Enter cascatelli, a word derived from the Italian “cascata,” meaning waterfall. This new noodle is available for purchase online and was even recommended by the NYT article to be paired with–you guessed it–carbonara sauce!
So What About Carbonara?
If you, like me, impulsively purchased every available box of bucatini after the great bucatini shortage of 2020, a more traditional pasta shape would lend itself just as well to carbonara, a dish which may have origins reaching back to Italian coal miners, as it was colloquially called “coal miner’s spaghetti.” (“Carbonaro” is the Italian word for charcoal burner.)
While it is possible, of course, to eat whatever shape of pasta you like, it is recommended that you choose a shape with a large ratio of surface area to volume, like spaghetti, bucatini, or fettuccine in order to cook the eggs in the sauce properly. Let your heart be your guide!
Gather the ingredients. Grate the cheese, whisk the eggs with salt and heavy pepper, cook the bacon…
Whisk cheese into the eggs and place in a large bowl while the pasta is cooking. Enjoy a little mental “vacation” while all you have to do is stare into a pot of boiling water, stirring occasionally…
When the pasta is al dente, drain and add to the egg and cheese mixture, tossing vigorously. Serve immediately topped with more cheese if desired, or grated salt cured egg yolk.
Note: the pasta will loose a lot of heat when transferred from colander to cold bowl with cold sauce. Have whoever you are feeding on call and ready to eat! 🙂
- 2 large eggs, room temperature
- 2 egg yolks, room temperature
- 1/2 cup grated parmesan cheese
- 1/2 cup grated pecorino Romano
- salt, to taste
- pepper, to taste
- 8 oz pasta (bucatini, spaghetti, or fettuccine are traditional)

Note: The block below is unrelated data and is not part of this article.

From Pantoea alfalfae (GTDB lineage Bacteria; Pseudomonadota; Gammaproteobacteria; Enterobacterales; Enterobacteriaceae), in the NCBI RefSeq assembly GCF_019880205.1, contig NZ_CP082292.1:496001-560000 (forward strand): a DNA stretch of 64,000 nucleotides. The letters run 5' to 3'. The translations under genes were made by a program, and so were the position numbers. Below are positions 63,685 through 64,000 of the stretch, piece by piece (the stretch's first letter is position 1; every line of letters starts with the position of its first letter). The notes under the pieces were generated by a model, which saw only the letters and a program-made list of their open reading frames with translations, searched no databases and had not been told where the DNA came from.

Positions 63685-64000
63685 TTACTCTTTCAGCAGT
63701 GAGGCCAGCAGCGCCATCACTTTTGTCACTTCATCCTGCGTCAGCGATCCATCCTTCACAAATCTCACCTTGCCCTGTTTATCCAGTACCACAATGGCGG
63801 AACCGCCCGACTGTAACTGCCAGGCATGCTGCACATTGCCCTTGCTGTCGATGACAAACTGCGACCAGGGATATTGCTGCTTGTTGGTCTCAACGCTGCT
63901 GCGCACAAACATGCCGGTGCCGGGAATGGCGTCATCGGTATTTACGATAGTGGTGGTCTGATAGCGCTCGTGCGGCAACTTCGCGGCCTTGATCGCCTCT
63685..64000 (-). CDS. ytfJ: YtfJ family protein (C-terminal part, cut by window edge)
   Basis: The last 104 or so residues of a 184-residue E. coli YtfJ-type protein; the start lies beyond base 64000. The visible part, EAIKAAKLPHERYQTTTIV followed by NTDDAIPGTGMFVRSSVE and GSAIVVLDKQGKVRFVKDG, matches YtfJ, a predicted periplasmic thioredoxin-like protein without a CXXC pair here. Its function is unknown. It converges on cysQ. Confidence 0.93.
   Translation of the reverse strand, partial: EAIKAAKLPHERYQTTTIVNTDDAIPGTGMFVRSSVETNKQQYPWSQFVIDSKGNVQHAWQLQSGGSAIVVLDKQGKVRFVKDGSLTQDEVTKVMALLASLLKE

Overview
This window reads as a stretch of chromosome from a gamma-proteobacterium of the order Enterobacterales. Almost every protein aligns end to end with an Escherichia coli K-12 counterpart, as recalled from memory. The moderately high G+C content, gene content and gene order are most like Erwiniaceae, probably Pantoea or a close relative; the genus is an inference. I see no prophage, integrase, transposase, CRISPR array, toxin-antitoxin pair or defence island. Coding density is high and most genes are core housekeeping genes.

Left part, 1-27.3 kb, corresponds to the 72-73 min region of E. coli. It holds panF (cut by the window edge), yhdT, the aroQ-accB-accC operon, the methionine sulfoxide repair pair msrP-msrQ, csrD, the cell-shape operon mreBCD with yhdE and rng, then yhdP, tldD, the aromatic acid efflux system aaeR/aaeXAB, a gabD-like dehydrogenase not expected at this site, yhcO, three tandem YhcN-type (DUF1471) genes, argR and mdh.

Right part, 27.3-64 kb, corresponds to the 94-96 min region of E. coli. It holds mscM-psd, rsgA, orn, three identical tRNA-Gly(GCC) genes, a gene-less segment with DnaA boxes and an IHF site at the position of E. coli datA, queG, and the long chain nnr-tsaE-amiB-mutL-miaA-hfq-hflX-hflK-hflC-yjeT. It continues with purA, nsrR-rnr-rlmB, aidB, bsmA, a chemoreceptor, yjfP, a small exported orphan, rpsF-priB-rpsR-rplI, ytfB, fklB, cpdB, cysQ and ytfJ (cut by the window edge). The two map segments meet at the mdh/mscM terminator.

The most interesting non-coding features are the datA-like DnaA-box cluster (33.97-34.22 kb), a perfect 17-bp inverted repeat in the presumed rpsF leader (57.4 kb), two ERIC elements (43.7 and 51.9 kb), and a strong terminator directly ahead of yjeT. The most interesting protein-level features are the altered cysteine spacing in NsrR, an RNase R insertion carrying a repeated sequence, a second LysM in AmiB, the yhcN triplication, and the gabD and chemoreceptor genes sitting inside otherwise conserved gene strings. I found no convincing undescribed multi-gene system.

- 5 pieces thick cut bacon (guanciale or pancetta are more traditional, so feel free to sub)
- 1 Tbs olive oil if using guanciale or pancetta (otherwise, omit)
- Heat the oven to 425°F. Meanwhile, bring a large pot of salted water to a boil.
- Lay bacon on a metal rack over a sheet track with a lip, and cook bacon in the preheated oven for 10-15 minutes, until thoroughly cooked but not crispy. Chop or snip bacon into 1/2" pieces and set aside.
- In a medium mixing bowl, whisk together eggs, yolks, and both cheeses. Season with a small pinch of salt (bearing in mind the pasta water is salted and the bacon contributes a significant amount of salt) and a generous crack of fresh pepper. Set aside.
- Cook pasta until al dente, 8-12 minutes. Meanwhile, fill a serving bowl with hot water to preheat.
- Drain pasta when al dente, reserving 1 cup of pasta water. Dump hot water from serving bowl, patting dry with a towel. Add pasta to the warmed bowl, followed by the egg and cheese mixture, tossing continuously. If desired, add some pasta water for additional creaminess.
- Serve immediately with more cheese, fresh pepper, or salt-cured egg yolks if desired.